1. I have heard of that trick with keeping the lid ajar. It doesn't work for me. Use the lid completely on and sealed. That way the top half steams. The lid being ajar is causing the top half to be hard and dry. By the way, if you just have to, you can cover the meat entirely with liquid. It will take a while to make gravy at the end because you have to reduce the liquid but it will work.

        Browning or searing the meat is mandatory. I know you have been doing that.

        I suspect it is falling apart and stringy because you are overcooking it. One of the reasons you can cook something in a crockpot for 8-10 hours is the crockpot takes a long time to get up to the 200 degrees F it operates at (on low). So don't preheat the crockpot and don't start it on high. Oh, chuck is fairly stringy but shouldn't be ridiculous.

        If you are going to be there anyway, flip the roast a couple of times during the process. If you have to work, then don't worry about it.

        Finally, I repeat what I have posted before. I never quite get as a good a pot roast in the crockpot as I do in a dutch oven. I'm not completely sure why but I don't. It does, however, give you the convenience of setting it and forgetting it.

        1. My technique with the slow cooker is to rub the meat really well with whatever seasonings you think are right and oil. Then sear really, really well. Into the slow cooker. I add only 1/4 cup of liquid. Yes, you read that right. Then I turn the slow cooker on low for however long it takes, generally six-ish hours. I generally turn it once if I'm around. I have just as good success with the slow cooker - for certain things - as I do with "braising." I consider the slow cooker "braising." At the end of the braising time, you'll have multiple cups of liquid to do with as you please. The slow cooker doesn't seal "too" well. It seals just the right amount. The cooking time is always going to be related to the size and shape of the roast but I'm guessing 8 hours for a beef chuck roast is way too long. For me, this is about one of the easiest and most failproof ways to cook. I wonder why you're having this problem. Oh, yes, I agree that you don't preheat the slow cooker.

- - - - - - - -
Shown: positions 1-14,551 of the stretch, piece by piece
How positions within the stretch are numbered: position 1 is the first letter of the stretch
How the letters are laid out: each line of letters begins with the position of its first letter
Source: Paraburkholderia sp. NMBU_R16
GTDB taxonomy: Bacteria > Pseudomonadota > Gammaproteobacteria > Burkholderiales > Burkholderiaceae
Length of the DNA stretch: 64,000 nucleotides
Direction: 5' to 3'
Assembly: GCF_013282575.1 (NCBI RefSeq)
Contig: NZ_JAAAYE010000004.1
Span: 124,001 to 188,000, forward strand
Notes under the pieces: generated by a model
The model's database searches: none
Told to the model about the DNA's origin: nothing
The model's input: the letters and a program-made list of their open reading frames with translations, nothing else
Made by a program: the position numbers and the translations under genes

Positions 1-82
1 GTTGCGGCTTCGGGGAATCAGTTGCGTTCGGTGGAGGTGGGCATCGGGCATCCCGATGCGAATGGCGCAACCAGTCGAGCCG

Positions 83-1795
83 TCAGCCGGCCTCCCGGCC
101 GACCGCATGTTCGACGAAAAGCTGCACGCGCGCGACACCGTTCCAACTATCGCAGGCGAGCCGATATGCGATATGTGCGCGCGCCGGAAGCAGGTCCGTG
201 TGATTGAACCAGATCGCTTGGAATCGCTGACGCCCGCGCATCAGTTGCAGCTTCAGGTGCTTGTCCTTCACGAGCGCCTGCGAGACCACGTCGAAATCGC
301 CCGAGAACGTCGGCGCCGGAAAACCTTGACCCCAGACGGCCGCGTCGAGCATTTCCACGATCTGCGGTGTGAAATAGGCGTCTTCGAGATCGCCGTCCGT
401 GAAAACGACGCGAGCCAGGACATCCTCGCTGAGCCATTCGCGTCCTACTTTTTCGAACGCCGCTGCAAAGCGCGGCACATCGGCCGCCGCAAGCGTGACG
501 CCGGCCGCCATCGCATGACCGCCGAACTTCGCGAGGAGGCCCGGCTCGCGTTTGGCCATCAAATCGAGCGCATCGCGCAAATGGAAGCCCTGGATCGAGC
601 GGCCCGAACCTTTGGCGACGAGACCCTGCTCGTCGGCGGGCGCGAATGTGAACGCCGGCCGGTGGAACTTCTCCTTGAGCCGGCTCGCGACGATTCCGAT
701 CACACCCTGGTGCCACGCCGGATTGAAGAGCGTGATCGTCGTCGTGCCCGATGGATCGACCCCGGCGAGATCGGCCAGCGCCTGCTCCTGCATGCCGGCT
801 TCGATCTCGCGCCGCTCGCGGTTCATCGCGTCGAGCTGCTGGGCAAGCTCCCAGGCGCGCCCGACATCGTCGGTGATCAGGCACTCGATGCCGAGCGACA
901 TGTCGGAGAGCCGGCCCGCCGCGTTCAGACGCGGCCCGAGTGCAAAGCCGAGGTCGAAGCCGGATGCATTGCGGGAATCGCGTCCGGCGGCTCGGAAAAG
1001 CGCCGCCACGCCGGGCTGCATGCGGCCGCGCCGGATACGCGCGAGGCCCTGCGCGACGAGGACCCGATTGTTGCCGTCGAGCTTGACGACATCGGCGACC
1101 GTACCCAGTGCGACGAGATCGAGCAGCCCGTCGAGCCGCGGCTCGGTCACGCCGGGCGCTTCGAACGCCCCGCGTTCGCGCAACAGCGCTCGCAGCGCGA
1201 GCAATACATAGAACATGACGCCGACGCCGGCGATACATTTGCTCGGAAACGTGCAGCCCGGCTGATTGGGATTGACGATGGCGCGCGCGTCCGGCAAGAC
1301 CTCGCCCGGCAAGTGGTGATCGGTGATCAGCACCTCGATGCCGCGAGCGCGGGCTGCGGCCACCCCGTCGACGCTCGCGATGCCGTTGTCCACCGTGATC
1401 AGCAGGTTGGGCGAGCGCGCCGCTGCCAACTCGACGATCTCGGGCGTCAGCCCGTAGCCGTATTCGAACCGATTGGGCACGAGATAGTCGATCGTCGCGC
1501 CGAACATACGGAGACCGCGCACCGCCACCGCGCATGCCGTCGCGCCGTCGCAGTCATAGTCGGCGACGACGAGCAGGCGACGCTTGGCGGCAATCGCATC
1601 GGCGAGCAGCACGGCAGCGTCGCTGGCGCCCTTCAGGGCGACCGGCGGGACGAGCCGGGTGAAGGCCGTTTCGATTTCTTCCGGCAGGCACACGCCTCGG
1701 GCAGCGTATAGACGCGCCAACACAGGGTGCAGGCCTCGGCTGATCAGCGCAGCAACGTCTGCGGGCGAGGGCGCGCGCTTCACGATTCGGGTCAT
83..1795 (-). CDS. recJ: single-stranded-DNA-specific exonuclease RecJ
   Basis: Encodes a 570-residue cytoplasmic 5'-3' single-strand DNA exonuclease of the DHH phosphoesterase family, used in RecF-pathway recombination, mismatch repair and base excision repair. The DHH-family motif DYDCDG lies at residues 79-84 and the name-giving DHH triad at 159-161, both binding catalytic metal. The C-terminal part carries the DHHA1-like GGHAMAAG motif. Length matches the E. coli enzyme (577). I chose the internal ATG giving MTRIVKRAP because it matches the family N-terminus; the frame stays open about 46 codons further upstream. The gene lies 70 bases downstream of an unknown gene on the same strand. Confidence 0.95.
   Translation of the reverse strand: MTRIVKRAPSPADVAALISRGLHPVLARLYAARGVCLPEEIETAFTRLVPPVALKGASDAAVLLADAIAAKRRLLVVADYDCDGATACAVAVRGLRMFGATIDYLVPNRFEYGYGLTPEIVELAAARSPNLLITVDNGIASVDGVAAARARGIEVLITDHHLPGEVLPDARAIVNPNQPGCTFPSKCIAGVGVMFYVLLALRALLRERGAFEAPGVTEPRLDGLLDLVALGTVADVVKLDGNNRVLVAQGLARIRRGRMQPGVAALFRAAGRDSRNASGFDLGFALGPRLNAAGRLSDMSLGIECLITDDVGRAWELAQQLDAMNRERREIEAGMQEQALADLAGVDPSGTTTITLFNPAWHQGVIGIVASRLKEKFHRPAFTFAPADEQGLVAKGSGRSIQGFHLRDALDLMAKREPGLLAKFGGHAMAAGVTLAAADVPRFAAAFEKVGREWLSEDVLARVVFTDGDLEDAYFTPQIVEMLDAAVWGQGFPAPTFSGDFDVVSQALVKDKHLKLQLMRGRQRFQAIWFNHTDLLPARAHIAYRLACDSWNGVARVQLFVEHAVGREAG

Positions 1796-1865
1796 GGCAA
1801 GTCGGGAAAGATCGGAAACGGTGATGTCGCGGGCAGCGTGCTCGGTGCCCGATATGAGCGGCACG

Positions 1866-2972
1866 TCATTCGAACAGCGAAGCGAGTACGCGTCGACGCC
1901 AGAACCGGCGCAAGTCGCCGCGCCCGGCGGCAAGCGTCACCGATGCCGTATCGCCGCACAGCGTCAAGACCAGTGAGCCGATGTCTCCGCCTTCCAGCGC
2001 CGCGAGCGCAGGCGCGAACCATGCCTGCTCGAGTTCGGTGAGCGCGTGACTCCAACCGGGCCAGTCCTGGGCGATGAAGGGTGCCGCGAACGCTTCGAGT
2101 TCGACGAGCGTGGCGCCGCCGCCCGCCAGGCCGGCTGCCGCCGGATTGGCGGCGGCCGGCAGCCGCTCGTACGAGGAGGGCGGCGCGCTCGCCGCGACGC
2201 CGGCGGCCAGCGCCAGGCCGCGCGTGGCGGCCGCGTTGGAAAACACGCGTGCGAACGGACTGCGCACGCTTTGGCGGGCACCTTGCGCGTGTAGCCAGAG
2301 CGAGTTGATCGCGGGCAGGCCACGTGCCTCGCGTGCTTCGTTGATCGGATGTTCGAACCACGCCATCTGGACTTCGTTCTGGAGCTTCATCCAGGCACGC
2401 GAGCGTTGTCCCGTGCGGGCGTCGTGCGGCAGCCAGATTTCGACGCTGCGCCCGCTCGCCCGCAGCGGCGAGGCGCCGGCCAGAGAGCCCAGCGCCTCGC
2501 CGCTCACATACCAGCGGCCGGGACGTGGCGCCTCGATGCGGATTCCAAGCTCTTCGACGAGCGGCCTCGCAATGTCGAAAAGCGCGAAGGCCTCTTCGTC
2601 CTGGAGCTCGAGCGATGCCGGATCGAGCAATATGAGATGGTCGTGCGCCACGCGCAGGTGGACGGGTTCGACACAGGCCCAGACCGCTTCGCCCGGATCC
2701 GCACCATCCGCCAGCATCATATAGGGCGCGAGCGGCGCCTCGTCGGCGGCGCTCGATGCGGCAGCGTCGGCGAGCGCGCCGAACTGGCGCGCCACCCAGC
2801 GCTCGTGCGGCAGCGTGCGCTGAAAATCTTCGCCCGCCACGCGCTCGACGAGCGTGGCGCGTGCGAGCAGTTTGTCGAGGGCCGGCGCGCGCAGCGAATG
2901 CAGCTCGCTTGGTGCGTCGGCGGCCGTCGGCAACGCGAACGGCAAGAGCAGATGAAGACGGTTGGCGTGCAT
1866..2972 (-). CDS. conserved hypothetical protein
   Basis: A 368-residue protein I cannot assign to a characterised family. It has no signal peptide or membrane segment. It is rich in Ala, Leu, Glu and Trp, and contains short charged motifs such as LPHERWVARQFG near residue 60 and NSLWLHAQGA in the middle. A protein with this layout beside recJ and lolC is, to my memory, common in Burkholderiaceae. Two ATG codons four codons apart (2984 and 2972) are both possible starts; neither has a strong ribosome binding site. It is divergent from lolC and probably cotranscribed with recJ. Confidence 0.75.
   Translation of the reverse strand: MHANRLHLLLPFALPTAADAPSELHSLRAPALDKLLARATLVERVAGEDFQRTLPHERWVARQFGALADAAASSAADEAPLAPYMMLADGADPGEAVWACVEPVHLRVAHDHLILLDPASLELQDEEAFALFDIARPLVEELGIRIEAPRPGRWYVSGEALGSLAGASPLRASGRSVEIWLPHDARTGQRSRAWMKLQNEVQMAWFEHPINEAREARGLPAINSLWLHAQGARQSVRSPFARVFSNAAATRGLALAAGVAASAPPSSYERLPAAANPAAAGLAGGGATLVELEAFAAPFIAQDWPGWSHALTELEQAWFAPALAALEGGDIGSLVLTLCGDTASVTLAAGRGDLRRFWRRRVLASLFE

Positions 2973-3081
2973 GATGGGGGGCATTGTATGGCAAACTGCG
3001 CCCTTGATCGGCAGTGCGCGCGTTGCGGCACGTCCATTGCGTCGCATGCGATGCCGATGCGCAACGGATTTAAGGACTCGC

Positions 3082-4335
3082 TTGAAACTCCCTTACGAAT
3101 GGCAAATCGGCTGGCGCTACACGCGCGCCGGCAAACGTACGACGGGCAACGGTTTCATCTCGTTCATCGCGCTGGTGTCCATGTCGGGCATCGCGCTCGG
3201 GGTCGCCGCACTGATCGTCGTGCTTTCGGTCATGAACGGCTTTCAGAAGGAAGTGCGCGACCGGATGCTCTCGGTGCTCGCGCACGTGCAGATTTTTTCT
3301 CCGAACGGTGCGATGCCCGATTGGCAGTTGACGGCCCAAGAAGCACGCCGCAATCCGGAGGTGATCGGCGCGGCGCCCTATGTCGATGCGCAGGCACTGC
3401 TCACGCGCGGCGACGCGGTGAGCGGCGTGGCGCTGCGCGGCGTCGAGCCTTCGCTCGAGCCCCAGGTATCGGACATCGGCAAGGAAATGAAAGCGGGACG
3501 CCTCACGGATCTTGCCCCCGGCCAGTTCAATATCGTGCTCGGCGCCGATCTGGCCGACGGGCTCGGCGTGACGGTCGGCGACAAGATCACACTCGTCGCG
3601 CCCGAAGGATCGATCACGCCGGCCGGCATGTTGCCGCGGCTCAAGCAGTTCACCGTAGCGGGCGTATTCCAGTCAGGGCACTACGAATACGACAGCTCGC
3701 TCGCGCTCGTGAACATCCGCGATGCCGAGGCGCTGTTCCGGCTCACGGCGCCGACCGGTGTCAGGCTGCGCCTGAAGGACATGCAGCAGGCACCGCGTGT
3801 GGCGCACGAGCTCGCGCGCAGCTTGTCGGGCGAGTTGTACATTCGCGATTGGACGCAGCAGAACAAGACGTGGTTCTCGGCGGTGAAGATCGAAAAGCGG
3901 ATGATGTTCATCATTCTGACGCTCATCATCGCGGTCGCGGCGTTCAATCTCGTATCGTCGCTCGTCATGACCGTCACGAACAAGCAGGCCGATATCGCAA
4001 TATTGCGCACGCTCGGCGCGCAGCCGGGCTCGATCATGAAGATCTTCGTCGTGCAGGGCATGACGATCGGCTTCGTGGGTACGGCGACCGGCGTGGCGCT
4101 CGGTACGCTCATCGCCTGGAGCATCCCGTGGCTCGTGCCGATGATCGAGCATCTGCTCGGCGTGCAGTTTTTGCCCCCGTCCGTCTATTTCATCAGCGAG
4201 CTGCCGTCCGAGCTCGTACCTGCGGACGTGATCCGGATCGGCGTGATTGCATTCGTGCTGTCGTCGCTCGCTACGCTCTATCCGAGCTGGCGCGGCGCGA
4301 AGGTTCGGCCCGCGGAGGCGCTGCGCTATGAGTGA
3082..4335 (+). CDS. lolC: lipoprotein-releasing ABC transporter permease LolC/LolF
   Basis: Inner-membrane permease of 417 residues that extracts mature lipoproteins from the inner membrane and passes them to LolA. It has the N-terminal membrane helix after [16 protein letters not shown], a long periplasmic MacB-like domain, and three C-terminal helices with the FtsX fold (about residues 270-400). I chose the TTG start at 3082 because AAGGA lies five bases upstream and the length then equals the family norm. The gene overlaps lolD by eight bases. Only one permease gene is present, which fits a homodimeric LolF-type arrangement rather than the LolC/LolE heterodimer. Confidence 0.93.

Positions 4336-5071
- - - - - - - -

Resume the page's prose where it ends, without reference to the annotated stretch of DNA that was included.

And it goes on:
1 Reply
          1. re: c oliver

            I think the 1/4 cup of liquid is an interesting technique. My instruction manual says not to use the crockpot unless it is 1/2 to 3/4 full.

          2. It sounds like you're doing the right things for the most part but I wonder if your slow cooker runs hot. I had the worst time with my old one, even on warm, everything burned. Have you tried to see what your crock pot runs when enclosed? I put in hot water and then checked a couple of hours later.

            It sounds like you are taking the temperature into consideration, though, given that you make sure it's keeping at 200. Instead of leaving your slow cooker with a crack in the lid, try putting a towel below the lid. It collects the liquid that evaporates but gives it a seal. If you prop the lid, you defeat the purpose because you don't get the moist environment which is probably why the part exposed to air gets dry.

            Also cut the liquids by 1- 1/2 cups. You get the same results at 2 hours as 9? At two hours with a piece of meat like a chuck roast, I'd think you'd get a hard relatively uncooked piece of meat. Overall, I think a crock pot can get you a pretty good meal but I do prefer the results from a DO. I found a good Lodge one from Costco for under $30.